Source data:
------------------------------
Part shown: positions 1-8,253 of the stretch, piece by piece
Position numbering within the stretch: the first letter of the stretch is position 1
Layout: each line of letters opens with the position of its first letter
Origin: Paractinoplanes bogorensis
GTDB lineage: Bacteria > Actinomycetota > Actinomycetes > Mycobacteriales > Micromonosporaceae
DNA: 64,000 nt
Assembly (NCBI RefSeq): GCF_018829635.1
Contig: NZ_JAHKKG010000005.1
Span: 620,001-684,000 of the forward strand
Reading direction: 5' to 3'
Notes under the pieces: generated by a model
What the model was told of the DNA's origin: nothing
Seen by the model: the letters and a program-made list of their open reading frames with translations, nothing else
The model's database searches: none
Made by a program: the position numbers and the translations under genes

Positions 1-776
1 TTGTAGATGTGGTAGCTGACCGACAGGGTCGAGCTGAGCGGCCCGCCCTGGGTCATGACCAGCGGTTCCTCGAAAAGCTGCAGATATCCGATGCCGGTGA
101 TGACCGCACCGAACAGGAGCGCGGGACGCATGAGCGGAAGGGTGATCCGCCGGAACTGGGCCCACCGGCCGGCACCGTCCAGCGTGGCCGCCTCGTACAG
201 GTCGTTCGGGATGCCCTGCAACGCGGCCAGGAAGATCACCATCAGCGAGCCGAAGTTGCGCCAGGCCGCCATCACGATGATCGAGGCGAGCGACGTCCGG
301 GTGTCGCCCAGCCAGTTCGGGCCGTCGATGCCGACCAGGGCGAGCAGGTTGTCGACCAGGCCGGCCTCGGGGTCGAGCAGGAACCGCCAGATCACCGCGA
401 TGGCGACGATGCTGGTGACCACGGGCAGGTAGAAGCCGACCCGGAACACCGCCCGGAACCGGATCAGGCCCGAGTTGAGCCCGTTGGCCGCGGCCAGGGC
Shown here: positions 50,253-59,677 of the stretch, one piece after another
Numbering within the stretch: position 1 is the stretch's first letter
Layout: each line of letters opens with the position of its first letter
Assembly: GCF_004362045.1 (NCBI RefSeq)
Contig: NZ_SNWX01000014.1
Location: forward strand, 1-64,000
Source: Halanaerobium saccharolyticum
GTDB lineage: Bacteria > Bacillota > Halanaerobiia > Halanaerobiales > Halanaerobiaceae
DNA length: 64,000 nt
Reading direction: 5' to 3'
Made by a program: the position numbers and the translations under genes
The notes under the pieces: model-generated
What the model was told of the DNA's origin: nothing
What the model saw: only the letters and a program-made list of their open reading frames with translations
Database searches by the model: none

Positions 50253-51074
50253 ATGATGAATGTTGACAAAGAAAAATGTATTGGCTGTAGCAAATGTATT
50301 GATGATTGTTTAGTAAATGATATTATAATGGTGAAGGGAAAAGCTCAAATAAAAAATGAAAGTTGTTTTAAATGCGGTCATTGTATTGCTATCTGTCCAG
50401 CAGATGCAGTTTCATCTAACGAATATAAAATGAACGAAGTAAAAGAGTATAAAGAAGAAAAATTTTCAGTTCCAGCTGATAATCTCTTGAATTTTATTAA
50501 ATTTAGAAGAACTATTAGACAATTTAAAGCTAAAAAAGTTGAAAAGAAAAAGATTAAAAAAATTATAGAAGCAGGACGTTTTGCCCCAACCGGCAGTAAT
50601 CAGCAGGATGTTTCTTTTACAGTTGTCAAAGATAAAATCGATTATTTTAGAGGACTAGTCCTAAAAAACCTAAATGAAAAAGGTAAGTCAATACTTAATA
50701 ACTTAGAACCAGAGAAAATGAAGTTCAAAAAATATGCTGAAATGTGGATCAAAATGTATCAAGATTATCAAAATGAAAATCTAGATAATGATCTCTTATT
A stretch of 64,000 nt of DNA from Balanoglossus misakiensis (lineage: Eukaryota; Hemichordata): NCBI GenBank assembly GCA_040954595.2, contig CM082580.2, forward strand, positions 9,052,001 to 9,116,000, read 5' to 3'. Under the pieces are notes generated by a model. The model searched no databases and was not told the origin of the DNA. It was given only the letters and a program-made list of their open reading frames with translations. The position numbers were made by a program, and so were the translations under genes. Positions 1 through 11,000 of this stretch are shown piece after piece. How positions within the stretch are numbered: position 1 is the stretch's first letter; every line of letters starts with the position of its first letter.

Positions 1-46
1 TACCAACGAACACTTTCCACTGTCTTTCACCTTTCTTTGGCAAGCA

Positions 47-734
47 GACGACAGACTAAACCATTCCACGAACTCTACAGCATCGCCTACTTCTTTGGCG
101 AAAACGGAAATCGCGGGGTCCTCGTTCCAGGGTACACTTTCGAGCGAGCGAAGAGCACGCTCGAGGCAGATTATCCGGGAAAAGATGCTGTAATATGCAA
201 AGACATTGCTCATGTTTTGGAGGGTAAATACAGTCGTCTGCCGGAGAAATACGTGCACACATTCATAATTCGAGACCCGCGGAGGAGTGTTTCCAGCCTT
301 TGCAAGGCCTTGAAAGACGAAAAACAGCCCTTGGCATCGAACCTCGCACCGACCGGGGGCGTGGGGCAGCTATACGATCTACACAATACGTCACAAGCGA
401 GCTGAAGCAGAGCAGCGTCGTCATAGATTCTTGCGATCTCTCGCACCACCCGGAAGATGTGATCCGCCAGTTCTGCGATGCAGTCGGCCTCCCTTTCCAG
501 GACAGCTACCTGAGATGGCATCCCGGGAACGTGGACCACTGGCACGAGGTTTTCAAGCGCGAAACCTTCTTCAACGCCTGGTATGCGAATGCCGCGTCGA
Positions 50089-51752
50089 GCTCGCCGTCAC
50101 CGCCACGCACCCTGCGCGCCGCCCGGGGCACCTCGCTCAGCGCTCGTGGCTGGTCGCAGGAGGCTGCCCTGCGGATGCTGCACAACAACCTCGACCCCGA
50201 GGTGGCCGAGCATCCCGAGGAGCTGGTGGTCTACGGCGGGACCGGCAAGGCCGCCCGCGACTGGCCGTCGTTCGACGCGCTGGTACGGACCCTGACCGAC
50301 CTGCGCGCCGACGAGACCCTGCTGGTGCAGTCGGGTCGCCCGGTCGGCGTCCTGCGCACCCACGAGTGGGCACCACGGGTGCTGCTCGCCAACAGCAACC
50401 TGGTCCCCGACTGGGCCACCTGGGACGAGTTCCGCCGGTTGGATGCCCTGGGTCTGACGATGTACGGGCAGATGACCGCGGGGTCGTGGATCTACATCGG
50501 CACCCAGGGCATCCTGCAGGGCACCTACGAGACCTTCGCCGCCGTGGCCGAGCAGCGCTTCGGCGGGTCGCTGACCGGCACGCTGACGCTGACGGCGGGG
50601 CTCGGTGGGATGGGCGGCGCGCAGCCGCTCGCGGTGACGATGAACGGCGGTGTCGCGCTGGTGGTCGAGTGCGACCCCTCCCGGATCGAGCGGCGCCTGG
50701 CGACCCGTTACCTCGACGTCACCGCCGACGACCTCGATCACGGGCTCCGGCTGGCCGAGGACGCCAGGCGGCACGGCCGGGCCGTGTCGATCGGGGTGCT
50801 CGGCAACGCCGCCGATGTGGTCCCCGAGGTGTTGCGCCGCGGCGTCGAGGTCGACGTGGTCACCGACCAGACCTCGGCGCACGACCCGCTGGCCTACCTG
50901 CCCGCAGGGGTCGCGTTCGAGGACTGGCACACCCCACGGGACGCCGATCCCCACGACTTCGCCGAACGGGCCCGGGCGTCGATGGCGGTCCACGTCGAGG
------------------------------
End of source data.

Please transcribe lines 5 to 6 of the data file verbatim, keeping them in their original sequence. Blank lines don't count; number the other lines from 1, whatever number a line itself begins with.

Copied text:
GTDB lineage: Bacteria > Actinomycetota > Actinomycetes > Mycobacteriales > Micromonosporaceae
DNA: 64,000 nt